On this point, the Court factually distinguished as inapplicable Chancery Court precedent holding a control group of majority stockholders existed where two individuals and their affiliated stockholder entities coordinated investments in at least seven different companies over more than twenty years, declared themselves as a group to the SEC and included key stockholders that entered into an agreement to vote for a merger and to negotiate directly with the acquirer. The Court found Plaintiffs’ alleged facts to be more analogous to its prior holding that stockholders did not function as a control group where they owned less than 50% of a company’s stock at the time of a merger and were parties to an investor rights agreement that did not compel a vote on the transaction.

Plaintiffs did not allege in their complaint that the IDEV Board lacked a disinterested and independent majority. This further supported the Court’s holding that Plaintiffs complaint should not be treated as direct claims.

The Court ordered dismissal of Plaintiffs’ primary claims that it concluded were derivative since Plaintiffs failed to make a demand on the IDEV Board and failed to assert demand futility in their Complaint. The Court further held that Plaintiffs’ aiding and abetting claims and unjust enrichment claims were also “necessarily derivative” and therefore were dismissed for the same reasons.

The Court additionally ruled that the Abbott Laboratories/IDEV merger transaction extinguished Plaintiffs’ standing to maintain a derivative suit under the continuous ownership rule, even if Plaintiffs had satisfied Rule 23.1’s demand or demand futility pleading requirements. Under this rule, a derivative claimant must be a stockholder at the time of the alleged wrong and at the commencement of the derivative suit, and must maintain shareholder status throughout the litigation. Plaintiffs ceased to be stockholders of IDEV at closing of the merger, prior to commencing this suit.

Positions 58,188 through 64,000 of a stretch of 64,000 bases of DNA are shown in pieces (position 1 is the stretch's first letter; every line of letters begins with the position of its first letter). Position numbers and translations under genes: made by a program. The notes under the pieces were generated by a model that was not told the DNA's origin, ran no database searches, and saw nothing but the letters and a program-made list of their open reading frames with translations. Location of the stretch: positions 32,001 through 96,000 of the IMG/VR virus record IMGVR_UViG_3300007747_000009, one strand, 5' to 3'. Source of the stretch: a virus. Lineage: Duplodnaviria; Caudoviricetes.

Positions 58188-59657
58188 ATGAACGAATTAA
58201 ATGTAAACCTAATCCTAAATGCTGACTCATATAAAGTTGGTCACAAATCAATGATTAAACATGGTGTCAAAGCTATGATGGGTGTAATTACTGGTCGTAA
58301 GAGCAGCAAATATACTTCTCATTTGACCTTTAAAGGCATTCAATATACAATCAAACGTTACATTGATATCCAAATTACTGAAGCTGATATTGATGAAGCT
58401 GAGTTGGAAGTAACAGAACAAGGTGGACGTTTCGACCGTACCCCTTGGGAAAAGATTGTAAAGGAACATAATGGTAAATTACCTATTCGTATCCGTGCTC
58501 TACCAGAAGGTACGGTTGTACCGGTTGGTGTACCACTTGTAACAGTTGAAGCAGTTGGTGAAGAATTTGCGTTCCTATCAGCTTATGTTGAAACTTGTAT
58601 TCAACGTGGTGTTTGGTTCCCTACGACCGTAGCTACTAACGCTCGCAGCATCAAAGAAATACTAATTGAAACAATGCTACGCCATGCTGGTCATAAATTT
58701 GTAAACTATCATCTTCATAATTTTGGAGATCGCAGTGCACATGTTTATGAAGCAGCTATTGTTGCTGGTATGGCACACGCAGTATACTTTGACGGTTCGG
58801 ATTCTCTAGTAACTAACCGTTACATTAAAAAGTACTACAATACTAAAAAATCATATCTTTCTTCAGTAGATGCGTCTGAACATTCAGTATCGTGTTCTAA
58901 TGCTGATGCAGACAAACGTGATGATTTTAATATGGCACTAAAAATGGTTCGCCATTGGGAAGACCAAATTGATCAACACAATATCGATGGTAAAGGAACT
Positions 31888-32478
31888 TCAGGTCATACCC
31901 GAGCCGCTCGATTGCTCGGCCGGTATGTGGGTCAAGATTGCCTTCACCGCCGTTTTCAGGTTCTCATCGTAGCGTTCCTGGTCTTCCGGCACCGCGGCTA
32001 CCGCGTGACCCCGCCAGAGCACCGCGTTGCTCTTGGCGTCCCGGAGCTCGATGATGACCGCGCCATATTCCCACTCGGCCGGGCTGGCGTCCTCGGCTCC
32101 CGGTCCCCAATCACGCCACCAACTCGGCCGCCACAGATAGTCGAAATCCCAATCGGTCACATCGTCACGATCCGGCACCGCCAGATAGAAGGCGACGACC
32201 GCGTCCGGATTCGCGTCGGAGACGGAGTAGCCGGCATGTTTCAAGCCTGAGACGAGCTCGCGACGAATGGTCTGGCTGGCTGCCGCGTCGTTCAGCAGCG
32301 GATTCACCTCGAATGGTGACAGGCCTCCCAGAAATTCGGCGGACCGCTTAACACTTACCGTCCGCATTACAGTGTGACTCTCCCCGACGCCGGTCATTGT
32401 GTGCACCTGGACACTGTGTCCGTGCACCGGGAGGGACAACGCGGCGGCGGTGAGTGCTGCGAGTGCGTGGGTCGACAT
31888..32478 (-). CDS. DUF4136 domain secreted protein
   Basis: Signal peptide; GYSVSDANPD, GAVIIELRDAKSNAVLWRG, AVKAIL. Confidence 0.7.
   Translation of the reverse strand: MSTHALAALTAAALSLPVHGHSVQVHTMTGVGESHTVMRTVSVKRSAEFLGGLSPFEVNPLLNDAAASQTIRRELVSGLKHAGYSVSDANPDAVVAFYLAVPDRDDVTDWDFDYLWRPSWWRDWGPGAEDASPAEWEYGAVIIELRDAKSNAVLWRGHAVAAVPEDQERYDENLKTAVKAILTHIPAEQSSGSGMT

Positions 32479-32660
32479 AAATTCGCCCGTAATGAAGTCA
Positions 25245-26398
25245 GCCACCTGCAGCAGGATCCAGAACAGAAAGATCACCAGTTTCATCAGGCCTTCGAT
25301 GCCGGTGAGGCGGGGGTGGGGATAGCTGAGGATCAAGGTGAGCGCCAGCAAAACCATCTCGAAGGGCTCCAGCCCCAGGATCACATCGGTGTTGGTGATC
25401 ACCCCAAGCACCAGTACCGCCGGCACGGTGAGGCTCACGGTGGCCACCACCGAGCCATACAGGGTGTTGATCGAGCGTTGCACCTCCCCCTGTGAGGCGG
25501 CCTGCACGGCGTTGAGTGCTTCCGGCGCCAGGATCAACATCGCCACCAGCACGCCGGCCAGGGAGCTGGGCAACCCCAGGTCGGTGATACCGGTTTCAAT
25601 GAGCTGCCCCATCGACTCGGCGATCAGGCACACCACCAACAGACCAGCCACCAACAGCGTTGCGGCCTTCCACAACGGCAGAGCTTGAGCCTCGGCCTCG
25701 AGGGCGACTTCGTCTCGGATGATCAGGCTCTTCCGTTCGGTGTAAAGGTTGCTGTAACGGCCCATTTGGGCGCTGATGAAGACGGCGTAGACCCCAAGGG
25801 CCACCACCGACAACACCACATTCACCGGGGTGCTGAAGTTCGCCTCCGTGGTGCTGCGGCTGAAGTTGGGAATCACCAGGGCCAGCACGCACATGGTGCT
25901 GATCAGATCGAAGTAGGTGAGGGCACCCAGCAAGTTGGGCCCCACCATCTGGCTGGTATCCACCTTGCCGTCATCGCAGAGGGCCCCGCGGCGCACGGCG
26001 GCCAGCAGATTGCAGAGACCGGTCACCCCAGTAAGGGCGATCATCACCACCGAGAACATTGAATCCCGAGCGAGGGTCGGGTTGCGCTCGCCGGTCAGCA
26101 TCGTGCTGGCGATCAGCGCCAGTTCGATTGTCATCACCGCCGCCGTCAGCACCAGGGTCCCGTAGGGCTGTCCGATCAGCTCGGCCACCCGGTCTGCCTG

Finally, the Court dismissed Plaintiff Sheldon’s claims that Defendants breached fiduciary duties by failing to disclose material facts related to the Financing. Sheldon alleged that disclosure regarding a release of claims provision contained in the stock purchase agreement for the Financing did not explain exactly what claims were being released or why. Sheldon also claimed that a disclosure schedule to the agreement inaccurately presented the value of promissory notes given to IDEV employees in exchange for stock and that certain bonuses provided to these employees from which the notes were repaid were not disclosed.

The Court found that these omitted facts were not material because they were not likely to have significantly altered the “total mix” of information available to a reasonable investor and that the effects of the relevant facts disclosed by IDEV regarding the Financing were obvious, even if it is assumed that Sheldon’s allegations constitute direct claims. Therefore, the Court granted Defendants’ motion and dismissed the Complaint with prejudice.